In this study, plant-mediated copper nanoparticles (CuNPs) were synthesized. Due to its direct synthesis mechanism and eco-friendly nature, the current method accounts for the green chemistry approach using the fruit extract of Duranta erecta for the first time. The UV-visible spectrum of the CuNPs solution showed a distinct absorption peak at 588 nm. Fourier transform infrared spectroscopy confirmed that the fruit extract is responsible for the reduction as well as the stabilization of CuNPs. X-ray diffraction patterns conform the crystalline nature of CuNPs. Energy-dispersive X-ray spectroscopy was performed for elemental analysis whereas field emission scanning electron microscopy was carried out for surface morphology. Prepared CuNPs were used for the reduction of carcinogenic azo dyes methyl orange (MO) and congo red (CR). CuNPs exhibit outstanding catalytic reduction for MO and CR in the presence of NaBH4 as reducing agents with the pseudo-first-order rate constants of 8.6×10−3 s−1 and 5.07×10−3 s−1 for MO and CR, respectively. Thus, natural plant materials act as cheap and environmentally friendly support for the synthesis of CuNPs and could be used for the purification of water from organic dye effluents.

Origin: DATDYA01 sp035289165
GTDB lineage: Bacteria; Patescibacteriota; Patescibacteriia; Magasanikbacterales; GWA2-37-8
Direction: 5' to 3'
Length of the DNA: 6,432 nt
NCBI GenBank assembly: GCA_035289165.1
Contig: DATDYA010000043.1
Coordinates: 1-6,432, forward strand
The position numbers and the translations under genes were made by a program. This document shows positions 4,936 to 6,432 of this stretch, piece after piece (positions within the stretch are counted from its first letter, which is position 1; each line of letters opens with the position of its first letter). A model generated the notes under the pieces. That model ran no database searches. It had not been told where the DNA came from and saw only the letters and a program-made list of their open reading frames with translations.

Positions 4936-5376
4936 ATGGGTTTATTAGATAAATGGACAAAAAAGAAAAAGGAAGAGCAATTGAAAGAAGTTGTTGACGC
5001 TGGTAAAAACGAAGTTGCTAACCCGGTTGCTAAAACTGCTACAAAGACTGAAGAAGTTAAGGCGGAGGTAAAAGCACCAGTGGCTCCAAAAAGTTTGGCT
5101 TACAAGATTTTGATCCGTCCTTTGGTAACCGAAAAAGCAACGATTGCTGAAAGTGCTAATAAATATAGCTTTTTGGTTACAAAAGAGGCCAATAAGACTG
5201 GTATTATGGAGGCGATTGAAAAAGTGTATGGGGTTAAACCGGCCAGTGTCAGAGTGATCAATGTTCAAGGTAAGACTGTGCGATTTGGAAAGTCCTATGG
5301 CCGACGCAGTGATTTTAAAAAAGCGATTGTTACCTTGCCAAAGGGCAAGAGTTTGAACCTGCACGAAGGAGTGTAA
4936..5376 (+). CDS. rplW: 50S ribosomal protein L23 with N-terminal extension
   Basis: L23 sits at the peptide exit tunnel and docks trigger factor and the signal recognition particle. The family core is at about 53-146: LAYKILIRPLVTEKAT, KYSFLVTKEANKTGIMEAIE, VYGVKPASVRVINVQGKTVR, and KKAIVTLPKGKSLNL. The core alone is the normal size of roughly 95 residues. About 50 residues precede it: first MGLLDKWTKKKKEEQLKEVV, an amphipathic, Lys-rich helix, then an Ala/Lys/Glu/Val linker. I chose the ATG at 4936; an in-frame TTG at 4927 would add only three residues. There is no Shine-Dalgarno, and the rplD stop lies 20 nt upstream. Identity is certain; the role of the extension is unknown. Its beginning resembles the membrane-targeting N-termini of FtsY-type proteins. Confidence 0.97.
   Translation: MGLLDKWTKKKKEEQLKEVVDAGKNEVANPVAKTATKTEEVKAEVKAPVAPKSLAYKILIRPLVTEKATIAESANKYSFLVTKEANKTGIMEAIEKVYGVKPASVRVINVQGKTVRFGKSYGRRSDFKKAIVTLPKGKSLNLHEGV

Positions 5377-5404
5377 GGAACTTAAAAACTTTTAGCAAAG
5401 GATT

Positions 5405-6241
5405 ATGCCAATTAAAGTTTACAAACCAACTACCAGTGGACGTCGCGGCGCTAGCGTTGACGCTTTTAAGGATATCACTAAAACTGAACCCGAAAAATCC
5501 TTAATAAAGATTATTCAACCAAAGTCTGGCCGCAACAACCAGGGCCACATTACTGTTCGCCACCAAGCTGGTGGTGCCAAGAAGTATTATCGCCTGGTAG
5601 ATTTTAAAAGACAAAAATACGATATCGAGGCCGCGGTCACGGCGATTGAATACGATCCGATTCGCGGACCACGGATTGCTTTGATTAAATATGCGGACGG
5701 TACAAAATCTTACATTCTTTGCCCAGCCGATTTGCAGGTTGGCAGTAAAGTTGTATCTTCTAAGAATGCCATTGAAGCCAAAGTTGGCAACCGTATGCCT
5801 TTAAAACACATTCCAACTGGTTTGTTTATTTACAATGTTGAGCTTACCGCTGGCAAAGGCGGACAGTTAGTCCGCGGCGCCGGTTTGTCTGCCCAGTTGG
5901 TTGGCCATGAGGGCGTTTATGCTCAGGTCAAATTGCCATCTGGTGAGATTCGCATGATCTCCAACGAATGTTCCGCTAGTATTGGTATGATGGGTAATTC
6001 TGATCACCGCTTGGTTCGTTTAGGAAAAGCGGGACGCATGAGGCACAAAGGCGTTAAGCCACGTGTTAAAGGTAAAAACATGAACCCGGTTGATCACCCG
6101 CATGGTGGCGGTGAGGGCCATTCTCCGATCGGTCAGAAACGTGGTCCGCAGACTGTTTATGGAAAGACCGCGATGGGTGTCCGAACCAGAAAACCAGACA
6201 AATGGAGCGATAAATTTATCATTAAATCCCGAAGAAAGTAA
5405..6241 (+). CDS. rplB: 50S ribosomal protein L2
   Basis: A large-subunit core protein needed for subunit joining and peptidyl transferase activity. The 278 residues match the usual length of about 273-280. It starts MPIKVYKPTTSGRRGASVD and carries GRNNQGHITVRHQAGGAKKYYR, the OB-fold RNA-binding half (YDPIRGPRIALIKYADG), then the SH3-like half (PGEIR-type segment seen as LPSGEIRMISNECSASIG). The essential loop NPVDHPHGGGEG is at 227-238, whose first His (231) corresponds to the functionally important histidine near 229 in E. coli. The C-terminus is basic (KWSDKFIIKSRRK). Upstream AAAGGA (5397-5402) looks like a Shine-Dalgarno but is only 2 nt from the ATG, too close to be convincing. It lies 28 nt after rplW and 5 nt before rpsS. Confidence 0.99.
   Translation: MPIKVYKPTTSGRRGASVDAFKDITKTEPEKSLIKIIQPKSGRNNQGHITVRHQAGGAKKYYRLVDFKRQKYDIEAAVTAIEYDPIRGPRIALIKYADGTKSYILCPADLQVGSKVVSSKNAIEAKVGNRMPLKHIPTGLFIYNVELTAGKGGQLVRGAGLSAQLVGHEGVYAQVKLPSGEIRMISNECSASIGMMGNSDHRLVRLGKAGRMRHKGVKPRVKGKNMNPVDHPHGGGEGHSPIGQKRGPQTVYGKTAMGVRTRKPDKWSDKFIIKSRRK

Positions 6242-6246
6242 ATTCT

Green chemistry is generally the use of methods and techniques to eliminate or reduce the generation or use of feedstock, by-products, products, reagents, and solvents that are very harmful to human beings or to the environment. Thus, the objective of green chemistry is to eliminate hazards related to the methodology and products that are important for the economy of the world and to maintain the good quality of living that we enjoy through chemistry . Due to the rapid development of nanomaterials, it has seen application in different fields such as antibacterial activities, catalysis, photographic material, sensors, and materials like semiconductors , , . Currently, a large number of nanoparticles of metal sulfides, metal oxides, metal chlorides, and pure metal have been effectively synthesized using different methods . Different physical, chemical, and biological synthesis methods have been established for the nanoparticles. To avoid the utilization of hazardous chemicals and to increase the awareness of green chemistry, an increase in the development of nontoxic, clean, easy, and environmentally friendly methods for nanoparticle synthesis is required. The biological synthesis of metal nanoparticles tender various advantages over chemical and physical methods as these methods can be carried out more easily than conventional methods .